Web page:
Review Indicates That Chromium Picolinate Shows Clinical Benefits in Diabetes Management

PURCHASE, N.Y., Jan 31, 2007 /PRNewswire-FirstCall via COMTEX/ -- Nutrition 21, Inc. (NXXI) reported today that a peer-reviewed analysis on chromium picolinate was published in the current edition of Diabetes Technology & Therapeutics. The analysis confirms that chromium picolinate is effective in improving glycemic control and normalizing lipid levels in people with type 2 diabetes. (1) The review, which analyzed research on chromium picolinate, supports the consistent beneficial effects of chromium picolinate and refutes a previous review that analyzed efficacy after combining results from all types of supplemental chromium. (2)

"The main messages are that all forms of chromium are not equivalent, and that higher doses of chromium picolinate are required for people with type 2 diabetes," said C. Leigh Broadhurst, PhD, Research Chemist, the lead author of the publication. "Previous chromium reviews examined all types of chromium at widely varying doses. But separating out chromium picolinate, which yields highly consistent results in research studies, compared to other chromium supplements shows that at doses between 200-1000 mcg it is a superior nutritional adjunct to diabetes treatments."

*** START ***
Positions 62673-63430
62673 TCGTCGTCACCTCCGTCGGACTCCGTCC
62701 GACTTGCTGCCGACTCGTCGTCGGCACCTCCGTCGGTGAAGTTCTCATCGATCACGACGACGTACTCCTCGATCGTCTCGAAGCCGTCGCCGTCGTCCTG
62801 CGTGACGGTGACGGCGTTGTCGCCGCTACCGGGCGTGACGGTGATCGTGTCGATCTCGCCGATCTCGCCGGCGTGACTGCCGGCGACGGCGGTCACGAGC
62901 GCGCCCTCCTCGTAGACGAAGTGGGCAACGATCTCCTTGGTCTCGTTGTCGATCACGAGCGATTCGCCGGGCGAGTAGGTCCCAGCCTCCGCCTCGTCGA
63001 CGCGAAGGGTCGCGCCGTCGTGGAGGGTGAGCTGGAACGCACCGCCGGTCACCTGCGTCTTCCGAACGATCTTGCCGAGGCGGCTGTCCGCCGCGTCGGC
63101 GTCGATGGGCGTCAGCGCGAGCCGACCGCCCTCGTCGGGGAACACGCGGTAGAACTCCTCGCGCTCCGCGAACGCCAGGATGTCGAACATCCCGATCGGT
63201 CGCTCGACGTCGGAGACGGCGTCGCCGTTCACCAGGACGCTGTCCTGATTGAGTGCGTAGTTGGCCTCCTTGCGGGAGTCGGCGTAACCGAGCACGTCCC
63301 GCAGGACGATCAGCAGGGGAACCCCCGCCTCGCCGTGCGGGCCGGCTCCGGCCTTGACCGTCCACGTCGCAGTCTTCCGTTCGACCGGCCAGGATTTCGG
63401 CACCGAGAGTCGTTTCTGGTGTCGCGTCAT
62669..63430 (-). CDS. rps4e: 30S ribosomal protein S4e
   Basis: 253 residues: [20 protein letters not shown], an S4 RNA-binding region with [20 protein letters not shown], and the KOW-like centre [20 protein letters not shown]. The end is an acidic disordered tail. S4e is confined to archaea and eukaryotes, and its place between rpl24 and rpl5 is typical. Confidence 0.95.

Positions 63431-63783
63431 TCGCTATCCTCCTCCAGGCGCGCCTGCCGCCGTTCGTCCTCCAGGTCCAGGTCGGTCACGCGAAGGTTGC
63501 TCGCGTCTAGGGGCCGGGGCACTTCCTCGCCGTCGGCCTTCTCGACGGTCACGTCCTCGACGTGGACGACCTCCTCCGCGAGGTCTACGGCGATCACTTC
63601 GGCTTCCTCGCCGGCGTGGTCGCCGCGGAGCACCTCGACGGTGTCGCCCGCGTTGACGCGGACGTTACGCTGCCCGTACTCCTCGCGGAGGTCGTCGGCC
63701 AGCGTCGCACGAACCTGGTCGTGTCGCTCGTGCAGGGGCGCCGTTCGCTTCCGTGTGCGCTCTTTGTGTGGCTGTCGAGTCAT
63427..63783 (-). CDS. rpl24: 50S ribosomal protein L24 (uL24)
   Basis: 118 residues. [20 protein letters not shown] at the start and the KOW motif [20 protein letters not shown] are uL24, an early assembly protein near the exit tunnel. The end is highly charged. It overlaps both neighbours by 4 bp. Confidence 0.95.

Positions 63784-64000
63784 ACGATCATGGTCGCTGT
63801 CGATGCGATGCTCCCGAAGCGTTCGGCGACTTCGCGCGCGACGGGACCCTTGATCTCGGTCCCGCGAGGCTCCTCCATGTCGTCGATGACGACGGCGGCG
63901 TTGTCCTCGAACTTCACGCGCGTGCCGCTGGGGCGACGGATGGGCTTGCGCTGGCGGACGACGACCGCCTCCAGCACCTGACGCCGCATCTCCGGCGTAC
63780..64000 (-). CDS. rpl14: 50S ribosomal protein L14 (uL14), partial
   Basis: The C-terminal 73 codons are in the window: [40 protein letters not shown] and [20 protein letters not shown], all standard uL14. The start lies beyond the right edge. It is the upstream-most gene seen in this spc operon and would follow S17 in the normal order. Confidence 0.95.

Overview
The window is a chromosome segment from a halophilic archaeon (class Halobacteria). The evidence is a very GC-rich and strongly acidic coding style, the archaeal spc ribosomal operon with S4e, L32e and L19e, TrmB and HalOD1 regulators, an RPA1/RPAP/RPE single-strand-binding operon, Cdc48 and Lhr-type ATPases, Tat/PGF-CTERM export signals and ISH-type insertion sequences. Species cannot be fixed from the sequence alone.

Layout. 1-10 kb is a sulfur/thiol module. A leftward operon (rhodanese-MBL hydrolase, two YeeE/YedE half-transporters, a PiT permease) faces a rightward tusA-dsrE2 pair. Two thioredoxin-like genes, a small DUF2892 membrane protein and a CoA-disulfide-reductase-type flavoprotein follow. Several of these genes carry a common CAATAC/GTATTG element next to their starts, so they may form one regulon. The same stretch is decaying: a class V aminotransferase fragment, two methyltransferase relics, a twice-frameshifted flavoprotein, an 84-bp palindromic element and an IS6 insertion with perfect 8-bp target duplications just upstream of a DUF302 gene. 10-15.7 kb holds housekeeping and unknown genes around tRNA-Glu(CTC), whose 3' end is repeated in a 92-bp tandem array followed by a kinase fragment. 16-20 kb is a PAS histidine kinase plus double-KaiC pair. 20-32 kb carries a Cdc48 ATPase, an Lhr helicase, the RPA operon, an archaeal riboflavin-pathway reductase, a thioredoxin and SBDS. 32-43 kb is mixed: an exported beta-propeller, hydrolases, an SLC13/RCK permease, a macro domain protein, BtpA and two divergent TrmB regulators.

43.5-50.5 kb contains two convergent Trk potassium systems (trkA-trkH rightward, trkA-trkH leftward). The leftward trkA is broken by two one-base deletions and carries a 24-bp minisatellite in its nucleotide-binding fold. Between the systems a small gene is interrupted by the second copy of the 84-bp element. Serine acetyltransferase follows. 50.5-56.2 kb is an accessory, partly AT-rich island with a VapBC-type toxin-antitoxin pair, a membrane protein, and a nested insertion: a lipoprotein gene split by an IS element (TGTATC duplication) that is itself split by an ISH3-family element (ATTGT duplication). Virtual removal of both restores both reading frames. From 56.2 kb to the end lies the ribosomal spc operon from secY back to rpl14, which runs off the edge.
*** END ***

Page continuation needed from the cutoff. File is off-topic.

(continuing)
The review analyzed 15 clinical studies of people with diabetes. All studies showed chromium picolinate produced benefits in one or more standard measures of diabetes management, with no adverse events reported. The studies examined people with type 2, type 1, gestational and corticosteroid-induced diabetes. Although glycemic control varied by trial, all 15 trials showed improvements in one or more measurements of glycemic control, including fasting glucose, postprandial glucose, fasting insulin, postprandial insulin, glycated hemoglobin, or insulin sensitivity. The authors concluded the greater bioavailability of chromium picolinate compared to other forms of chromium may explain its comparatively significant superior effects on glycemic and lipidemic control. Supplemental chromium is available in several forms, including chromium picolinate, chromium chloride, and chromium nicotinate. (3) Research indicates that chromium picolinate, the most studied form of chromium, has enhanced absorption and efficacy. A human clinical study conducted by Ohio State University Department of Nutrition and presented at the 2005 Federation of American Societies for Experimental Biology (FASEB) annual meeting showed that chromium picolinate is better absorbed than other commercially available forms of chromium. (4) Additionally, an animal study conducted at the U.S. Department of Agriculture and published in the Journal of the American College of Nutrition found that chromium picolinate was better absorbed by the tissues (e.g., liver and muscle) than chromium nicotinate and chromium chloride. (5) Absorption into the tissue is important because for a mineral to be beneficial, it must survive the digestive tract and reach the bloodstream. Otherwise, minerals pass through the body, leaving it void of necessary nutrients. (6)